This can be normal from repetitive stress. If your toes go numb, but then are perfectly normal when you stop; I wouldn't worry about it. If you have continued ball of the foot pain or numbness after getting off the elliptical, time to take a look to rule out a neuroma or metatarsalgia.
The most reported foot ailments among Americans are heel pain, blisters and ingrown toenails. Heel pain is the winner with a whopping 43% of Americans polled experiencing some kind of heel pain in the last year. Six in 10 Americans polled (60%) that experienced heel pain in the last year also had trouble performing life's daily activities due to pain. Wow! There really is an epidemic of heel pain in the US!
Is carbo loading all about eating more pasta?
Is there a magic formula?
If you are an endurance athlete who is fearful of hitting the wall,listen up: proper fueling before a marathon, triathlon, century bike ride, or other competitive endurance events can make the difference between agony and ecstasy!
If you plan to compete for longer than 90 minutes, you want to maximize the amount of glycogen stored in your muscles, because poorly fueled muscles are associated with needless fatigue. The more glycogen, the more endurance (potentially).
Read the entire article by Nancy Clark, a leader in sports nutrition.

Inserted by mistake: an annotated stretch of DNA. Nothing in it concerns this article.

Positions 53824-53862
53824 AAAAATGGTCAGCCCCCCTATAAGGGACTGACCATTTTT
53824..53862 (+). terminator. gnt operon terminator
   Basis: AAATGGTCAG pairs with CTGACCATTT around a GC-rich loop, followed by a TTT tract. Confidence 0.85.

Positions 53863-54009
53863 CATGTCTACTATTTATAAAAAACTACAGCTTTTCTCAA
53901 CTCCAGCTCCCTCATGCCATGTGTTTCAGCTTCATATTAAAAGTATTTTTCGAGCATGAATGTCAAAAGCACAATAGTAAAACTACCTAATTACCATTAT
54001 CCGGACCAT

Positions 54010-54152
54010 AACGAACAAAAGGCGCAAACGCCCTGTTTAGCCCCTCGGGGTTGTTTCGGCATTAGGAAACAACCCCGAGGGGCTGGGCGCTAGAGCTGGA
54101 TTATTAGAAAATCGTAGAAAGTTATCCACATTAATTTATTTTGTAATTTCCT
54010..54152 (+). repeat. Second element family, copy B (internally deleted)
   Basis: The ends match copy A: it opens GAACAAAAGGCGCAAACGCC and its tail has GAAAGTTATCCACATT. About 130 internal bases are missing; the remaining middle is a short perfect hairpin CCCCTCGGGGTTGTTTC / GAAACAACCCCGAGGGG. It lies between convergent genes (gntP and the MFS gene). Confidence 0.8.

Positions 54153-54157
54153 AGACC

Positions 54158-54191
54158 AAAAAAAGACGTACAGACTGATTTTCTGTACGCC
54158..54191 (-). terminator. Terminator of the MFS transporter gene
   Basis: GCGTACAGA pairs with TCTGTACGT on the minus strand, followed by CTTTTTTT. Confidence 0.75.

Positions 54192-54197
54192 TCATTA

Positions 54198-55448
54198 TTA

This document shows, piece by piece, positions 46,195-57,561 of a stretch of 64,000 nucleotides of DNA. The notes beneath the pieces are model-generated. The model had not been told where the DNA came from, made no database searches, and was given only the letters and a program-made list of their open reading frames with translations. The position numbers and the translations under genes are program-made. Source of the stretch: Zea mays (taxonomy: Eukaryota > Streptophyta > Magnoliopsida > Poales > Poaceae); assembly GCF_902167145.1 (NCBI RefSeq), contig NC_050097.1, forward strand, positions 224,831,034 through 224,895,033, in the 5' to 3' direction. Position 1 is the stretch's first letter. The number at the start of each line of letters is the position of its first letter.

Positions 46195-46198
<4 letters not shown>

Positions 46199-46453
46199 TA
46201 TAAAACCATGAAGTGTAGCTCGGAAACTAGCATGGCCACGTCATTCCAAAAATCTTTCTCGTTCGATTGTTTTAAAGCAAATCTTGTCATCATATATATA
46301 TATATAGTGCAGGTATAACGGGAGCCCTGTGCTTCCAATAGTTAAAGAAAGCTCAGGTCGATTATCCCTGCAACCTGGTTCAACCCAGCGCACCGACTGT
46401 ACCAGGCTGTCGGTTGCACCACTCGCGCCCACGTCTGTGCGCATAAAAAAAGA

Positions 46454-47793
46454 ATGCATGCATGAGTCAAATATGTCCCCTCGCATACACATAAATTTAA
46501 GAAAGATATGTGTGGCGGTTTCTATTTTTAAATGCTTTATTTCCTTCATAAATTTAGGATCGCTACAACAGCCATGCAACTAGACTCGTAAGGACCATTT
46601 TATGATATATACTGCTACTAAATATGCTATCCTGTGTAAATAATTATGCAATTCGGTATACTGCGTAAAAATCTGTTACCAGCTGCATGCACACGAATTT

Ever get those nasty blisters after a long run? Why does this happen? You wear the same socks and running shoes you usually wear but then....bam...nasty blisters. After years of meticulous research into my own blisters, I came to realize I only got blisters when I ran faster! The biomechanics of landing farther up on my midfoot then pushing off harder made me have blisters. So, I figure either run slower or endure! Since that wasn't a great anser, I tried all kinds of lubricants and socks. My best combo is blister free "Wright Socks" and my friend "Body Glide". Now I can run fast and beat the blisters!
I Love this sentiment! I have a shirts that asks, "Do I run to eat or eat to run?" I always answer - both!
From Trainig Peaks.Com: Lately I’ve been toying around with a concept I call "The All-You-Can-Eat Diet." It could also be described as exercise-only weight loss. To practice it, you simply eat as much as you want and whatever you want and exercise as much as necessary to lose weight. For some people that would be quite a lot of exercise, but so what? There are many men and women who would find it much easier to exercise 10 hours per week than to drastically change their eating habits to promote weight loss.